The main goal of the trial is to identify the optimal dose of OZ439/PQP. The ISMB's decision will now enable the correct dosage to be validated in the paediatric population, an important step given that the overwhelming burden of malaria is borne by children under 5 years of age.

If the programme is successful and the combination approved, it would add to the arsenal of malaria medicines. A single-dose treatment would help to improve patient compliance compared to current 3-day therapies.

The Phase IIb trial of OZ439/PQP began in July 2014 and will continue over the course of 2015 in eight countries: Benin, Burkina Faso, Colombia, DRC, Gabon, Mozambique, Uganda and Vietnam. Designed to deliver safety and efficacy data in young children as quickly as possible, the trial adopted a staggered approach, treating adults first, then, as sufficient safety data was obtained, extending to 5-15 year olds.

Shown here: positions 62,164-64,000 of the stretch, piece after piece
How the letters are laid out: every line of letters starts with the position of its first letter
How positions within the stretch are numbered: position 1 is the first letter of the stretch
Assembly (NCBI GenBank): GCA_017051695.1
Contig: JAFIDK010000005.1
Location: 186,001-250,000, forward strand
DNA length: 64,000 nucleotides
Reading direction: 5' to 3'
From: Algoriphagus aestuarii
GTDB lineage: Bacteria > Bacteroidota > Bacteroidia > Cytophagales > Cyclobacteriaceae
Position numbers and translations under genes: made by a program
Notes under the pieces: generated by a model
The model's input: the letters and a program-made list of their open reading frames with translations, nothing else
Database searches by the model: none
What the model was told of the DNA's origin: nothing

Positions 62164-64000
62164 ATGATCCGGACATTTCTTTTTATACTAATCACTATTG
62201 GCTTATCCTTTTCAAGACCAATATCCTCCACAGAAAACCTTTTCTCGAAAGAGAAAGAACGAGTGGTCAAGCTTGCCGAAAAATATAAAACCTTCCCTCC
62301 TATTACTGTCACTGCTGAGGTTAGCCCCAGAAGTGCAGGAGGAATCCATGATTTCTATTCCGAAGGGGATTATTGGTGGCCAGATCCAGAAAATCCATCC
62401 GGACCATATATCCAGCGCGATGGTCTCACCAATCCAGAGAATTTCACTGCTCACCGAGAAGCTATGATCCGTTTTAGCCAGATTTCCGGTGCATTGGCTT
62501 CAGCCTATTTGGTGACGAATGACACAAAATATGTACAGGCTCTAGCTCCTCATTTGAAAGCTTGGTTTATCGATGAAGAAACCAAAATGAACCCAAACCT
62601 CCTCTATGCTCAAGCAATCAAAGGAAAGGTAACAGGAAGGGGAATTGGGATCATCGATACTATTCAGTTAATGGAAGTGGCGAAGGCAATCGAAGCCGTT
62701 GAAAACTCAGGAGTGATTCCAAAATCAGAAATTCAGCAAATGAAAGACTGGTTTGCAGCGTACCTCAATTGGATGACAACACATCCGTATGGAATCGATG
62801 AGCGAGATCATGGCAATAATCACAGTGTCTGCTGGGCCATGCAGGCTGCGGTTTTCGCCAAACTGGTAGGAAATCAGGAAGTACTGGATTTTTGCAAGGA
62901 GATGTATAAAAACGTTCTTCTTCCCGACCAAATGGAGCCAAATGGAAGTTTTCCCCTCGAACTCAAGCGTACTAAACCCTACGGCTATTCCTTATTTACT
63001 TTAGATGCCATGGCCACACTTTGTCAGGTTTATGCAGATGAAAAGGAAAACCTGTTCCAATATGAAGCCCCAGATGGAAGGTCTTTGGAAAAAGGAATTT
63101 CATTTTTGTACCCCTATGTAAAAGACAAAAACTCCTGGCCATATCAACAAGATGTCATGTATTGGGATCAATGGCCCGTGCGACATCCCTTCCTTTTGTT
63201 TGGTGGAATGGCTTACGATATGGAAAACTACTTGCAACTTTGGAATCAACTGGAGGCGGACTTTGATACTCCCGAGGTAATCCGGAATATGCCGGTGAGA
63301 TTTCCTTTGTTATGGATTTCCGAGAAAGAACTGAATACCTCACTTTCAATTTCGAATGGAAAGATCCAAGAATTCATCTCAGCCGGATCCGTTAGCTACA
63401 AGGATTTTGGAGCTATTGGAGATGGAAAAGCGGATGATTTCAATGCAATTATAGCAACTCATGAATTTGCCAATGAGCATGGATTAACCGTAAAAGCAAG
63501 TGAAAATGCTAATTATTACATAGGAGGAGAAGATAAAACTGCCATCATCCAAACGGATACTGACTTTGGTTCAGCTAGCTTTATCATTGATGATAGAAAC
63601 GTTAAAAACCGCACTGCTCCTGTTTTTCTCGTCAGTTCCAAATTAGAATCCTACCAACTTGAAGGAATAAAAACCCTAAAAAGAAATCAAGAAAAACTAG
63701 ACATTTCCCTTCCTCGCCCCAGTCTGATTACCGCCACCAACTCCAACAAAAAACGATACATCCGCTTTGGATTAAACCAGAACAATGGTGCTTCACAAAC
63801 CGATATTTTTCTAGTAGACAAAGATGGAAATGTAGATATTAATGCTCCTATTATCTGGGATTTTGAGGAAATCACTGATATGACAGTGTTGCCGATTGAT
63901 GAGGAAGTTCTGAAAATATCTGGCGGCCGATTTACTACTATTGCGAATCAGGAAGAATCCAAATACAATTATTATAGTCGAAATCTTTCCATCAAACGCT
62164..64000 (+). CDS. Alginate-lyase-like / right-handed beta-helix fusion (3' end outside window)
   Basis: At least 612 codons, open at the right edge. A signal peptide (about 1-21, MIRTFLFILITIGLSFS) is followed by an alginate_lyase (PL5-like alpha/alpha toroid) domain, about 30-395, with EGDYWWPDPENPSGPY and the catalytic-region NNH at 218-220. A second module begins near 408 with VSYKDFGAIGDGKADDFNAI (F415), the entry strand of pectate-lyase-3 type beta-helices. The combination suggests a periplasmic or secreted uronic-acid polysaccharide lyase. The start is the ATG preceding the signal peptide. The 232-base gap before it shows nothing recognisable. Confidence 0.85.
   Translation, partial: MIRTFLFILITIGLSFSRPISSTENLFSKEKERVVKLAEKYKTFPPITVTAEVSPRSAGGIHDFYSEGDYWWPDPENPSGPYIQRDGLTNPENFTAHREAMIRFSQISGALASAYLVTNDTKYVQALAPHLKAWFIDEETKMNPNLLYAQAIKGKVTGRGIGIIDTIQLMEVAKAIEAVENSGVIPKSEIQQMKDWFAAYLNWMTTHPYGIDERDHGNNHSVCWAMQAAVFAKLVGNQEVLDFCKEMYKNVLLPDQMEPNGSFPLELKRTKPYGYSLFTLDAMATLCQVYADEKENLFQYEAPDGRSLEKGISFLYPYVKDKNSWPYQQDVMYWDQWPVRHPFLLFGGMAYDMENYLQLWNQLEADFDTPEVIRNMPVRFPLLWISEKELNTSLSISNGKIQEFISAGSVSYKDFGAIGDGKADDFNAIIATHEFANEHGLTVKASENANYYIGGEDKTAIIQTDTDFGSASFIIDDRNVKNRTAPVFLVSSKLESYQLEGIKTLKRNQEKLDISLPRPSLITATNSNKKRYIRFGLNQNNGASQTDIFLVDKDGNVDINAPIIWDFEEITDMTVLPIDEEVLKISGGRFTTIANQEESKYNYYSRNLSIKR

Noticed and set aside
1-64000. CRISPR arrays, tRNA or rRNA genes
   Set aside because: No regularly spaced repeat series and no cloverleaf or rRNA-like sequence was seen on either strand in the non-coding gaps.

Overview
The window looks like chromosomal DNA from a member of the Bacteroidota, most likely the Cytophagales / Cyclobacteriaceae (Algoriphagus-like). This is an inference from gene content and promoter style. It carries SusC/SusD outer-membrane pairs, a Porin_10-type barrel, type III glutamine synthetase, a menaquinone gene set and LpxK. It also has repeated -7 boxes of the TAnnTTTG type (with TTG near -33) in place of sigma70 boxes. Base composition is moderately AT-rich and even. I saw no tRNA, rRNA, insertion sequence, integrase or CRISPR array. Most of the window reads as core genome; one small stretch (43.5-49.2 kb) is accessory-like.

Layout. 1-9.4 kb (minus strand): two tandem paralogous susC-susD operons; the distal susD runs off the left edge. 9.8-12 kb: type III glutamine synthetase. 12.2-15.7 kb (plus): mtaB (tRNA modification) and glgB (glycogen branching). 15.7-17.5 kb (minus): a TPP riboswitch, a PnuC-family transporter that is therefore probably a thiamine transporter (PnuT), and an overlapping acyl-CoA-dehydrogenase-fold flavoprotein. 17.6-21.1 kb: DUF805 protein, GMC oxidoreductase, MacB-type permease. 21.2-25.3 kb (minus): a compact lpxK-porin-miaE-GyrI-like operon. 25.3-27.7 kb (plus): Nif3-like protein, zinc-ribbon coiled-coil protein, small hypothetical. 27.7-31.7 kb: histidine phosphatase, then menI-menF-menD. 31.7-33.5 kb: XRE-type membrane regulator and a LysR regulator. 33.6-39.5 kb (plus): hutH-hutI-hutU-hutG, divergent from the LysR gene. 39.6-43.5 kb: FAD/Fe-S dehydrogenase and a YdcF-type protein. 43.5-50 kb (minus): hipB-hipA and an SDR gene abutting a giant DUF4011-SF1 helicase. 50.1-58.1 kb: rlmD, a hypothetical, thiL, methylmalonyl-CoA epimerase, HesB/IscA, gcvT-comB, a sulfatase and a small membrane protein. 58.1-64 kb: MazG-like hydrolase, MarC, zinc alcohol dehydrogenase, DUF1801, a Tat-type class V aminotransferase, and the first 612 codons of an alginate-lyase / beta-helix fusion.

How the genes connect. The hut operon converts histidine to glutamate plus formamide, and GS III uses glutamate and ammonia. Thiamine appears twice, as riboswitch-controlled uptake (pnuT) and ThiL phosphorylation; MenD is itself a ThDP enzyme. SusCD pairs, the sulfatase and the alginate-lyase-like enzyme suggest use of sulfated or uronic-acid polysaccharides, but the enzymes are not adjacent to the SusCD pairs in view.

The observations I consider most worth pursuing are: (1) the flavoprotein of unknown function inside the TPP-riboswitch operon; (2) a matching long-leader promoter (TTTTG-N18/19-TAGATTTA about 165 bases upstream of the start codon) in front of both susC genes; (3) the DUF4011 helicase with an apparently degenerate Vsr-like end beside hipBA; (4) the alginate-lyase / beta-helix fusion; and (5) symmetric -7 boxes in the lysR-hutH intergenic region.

As of today (January 20th), 95 of the 495 patients required for the trial have been treated with the combination. Following the ISMB's recommendation, the treatment can now also be offered to 2-5 year olds (among the primary target population for this medicine). If the ISMB then deems it to be well-tolerated in this younger and more vulnerable group, the treatment can then be offered to infants aged 6 months to 2 years, the final age group in this trial, (also among the primary target population for this medicine).

"The safety data for this innovative combination antimalarial has been assessed in more than 60 adults and 20 children aged over 5 years," said Prof Dr Michael Ramharter, Coordinating Principal Investigator of the trial from the Medical University of Vienna and Albert Schweitzer Hospital, Lambaréné, Gabon where the first patient in this trial was enrolled. "The ISMB's recommendation after review of this data means that we can now enrol and treat children of 5 years and under in the efficacy study. This is a significant milestone, as we move closer to developing a potential single-dose cure that can not only be used by adults but also by young children, the population hardest hit by malaria."